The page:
If judges rule in favor of such lawsuits, "it could be 2008 all over again," said Josh Rosner, managing director at Graham Fisher & Co., referring to the Wall Street meltdown that occurred after Lehman Brothers collapsed.
In our outrage over being put in this position, many of us are demanding something be done, putting pressure on President Obama and Congress to freeze foreclosures.
They're resisting. Obama has pushed back, warning that a freeze could compound the country's economic troubles.
"Top White House officials worry that imposing a national moratorium on foreclosures would backfire by driving down prices even more, delaying the real estate shakeout and potentially creating more foreclosures as additional homeowners find themselves underwater," says the Los Angeles Times.
Rather than calling for a moratorium, a key federal regulatory agency on Wednesday directed lenders to verify their foreclosure processes, quickly fix any problems and refer potential fraud to authorities.
In the absence of problems, the Federal Housing Finance Agency stressed that foreclosures on delinquent homeowners "should proceed without delay."
"Delays in foreclosures add cost and other burdens for communities, investors and taxpayers," said the agency, which regulates seized mortgage financing giants Fannie Mae and Freddie Mac.
And Congress? American Banker Magazine (subscription may be required) finds our elected officials unlikely to act, at least before the November elections.
As questions have mounted about the legality of thousands of foreclosures across the country, lawmakers have ratcheted up the rhetoric in criticizing lenders and urging them to take actions to help homeowners. But a key issue remains: What will Congress do about it?
Distracted by the midterm elections and facing continuing uncertainty about the extent of the foreclosure problems, it appears -- for now at least -- that Congress will weigh in only tentatively.
But it's not timidity and politics alone that keep the feds from jumping into this issue. The clearest authority -- and maybe even the solution -- may lie with the states. It's the states' laws, not federal, that dictate foreclosure procedure. States can "file lawsuits to force businesses to stop actions or to pay damages to wronged consumers," says The Associated Press.
So, while federal authorities are being a) careful and responsible or b) spineless, the states have banded together and seized the initiative, not with a foreclosure freeze but with a joint investigation.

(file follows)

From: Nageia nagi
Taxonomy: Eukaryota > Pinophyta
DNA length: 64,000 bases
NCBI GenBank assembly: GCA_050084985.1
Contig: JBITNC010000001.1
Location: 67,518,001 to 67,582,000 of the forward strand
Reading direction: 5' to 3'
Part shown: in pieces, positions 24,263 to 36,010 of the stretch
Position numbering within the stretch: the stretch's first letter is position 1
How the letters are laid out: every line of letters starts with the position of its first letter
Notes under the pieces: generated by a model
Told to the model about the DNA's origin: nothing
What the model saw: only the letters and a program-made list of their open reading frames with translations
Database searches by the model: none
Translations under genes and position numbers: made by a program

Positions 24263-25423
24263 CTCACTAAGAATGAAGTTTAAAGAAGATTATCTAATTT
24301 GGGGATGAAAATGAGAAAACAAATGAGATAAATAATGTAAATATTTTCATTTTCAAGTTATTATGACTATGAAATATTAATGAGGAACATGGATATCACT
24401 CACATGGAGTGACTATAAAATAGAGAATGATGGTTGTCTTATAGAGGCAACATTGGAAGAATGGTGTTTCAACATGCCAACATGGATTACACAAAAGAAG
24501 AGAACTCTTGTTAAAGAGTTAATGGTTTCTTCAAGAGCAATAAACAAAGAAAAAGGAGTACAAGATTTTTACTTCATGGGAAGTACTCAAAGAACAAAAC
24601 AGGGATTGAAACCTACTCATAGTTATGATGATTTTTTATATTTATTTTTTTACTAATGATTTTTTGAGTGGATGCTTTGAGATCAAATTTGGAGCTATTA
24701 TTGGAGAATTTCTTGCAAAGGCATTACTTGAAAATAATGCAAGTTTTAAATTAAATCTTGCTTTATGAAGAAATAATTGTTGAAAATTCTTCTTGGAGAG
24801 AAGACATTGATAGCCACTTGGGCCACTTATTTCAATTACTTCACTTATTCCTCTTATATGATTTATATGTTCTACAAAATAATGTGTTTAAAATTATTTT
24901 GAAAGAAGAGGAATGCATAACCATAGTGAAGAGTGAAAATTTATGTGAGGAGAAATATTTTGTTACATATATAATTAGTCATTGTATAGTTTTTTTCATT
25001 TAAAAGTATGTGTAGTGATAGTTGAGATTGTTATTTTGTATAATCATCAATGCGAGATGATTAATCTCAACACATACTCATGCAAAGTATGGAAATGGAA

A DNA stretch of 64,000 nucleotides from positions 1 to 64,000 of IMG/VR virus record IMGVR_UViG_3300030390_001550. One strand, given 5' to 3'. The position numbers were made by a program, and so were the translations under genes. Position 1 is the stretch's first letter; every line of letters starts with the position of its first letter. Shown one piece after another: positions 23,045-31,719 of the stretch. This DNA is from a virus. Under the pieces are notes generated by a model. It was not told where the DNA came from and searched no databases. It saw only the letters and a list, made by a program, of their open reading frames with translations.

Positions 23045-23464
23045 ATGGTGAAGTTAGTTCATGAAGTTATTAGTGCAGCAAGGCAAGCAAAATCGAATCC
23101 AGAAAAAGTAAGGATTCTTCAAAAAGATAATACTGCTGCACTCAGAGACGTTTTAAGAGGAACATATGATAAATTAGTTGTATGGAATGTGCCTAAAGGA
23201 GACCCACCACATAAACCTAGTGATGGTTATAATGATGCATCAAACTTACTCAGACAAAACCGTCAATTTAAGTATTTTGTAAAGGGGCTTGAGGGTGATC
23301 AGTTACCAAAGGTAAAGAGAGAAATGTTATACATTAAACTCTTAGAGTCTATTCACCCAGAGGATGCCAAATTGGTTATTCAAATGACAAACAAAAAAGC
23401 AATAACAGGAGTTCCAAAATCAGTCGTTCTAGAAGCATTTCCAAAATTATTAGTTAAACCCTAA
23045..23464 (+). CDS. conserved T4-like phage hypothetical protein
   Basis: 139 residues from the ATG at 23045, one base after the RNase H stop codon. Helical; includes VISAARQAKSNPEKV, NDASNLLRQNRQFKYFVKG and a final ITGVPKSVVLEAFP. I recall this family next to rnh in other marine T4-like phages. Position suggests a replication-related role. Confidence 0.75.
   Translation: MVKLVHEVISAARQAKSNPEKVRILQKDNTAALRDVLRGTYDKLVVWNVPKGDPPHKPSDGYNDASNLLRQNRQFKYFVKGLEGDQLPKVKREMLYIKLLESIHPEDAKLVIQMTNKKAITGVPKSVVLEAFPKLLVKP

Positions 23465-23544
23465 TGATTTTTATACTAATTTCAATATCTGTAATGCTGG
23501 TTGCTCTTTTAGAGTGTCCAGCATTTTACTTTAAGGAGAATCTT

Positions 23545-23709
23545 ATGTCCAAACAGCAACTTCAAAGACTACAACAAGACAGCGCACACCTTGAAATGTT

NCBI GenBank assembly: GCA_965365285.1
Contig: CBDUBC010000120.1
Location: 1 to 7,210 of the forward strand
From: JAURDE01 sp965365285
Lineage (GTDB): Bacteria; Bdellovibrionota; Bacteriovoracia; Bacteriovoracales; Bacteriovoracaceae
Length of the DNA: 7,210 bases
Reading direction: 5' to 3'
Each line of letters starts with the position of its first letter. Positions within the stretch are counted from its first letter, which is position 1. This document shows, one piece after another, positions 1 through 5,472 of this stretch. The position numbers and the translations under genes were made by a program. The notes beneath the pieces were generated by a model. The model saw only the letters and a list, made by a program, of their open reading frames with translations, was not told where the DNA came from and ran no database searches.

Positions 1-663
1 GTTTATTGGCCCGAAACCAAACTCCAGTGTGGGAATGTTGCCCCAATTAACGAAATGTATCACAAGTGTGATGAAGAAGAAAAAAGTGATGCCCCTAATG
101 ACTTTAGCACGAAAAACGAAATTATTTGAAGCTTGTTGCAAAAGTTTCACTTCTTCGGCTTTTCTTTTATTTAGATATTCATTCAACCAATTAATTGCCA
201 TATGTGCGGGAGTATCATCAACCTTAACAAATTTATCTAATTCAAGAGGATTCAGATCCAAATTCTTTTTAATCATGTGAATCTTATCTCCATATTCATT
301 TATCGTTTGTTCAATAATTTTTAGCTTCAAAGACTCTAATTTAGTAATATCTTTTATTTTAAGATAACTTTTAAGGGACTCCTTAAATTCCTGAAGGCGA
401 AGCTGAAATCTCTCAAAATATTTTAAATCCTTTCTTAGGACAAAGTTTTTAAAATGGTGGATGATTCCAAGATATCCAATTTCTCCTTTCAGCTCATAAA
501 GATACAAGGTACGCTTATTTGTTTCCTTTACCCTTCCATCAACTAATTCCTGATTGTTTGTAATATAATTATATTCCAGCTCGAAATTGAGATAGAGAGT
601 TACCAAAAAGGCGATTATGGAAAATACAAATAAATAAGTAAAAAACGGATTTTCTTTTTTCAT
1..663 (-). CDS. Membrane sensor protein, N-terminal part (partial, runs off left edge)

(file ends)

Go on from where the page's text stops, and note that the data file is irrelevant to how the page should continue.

"The states' attorneys general and bank regulators will examine whether mortgage company employees made false statements or prepared documents improperly," says the AP.
That article hints at solutions that might be worked out through the collective pressure from the states:
But legal experts say lenders could be forced to accept an independent monitor to ensure they follow state foreclosure laws. The banks could also be subject to financial penalties and be forced to pay some people whose foreclosures were improperly handled.
For banks, "the most efficient way for them to get out from under this is to settle across the board," said Kathleen Engel, a law professor at Suffolk University in Boston.
The article continues:
At a news conference, (Iowa Attorney General Tom) Miller said the states might be open to alternatives to financial penalties for the banks. They might, for example, agree instead to have lenders step up their efforts to help people reduce their loan payments so they can avoid foreclosure.
It's probably too much to think there'll be one big, negotiated solution that would give everyone in this a little justice. But when you cheer at the delicious thought of throwing a spanner in the foreclosure works, remember that it'll cost you. That's because we're all part of the monster in this story. The government, through Freddie Mac and Fannie Mae, owns a huge share of the mortgages in question. The Journal says:
Banks and other mortgage owners stand to lose $1,000 for each month that a foreclosure is delayed, according to estimates by Paul Miller, an analyst at FBR Capital Markets. If all foreclosures are delayed for three months, that could lead to $6 billion in losses across the industry, with around half of those falling on Fannie, Freddie and government agencies such as the Federal Housing Administration.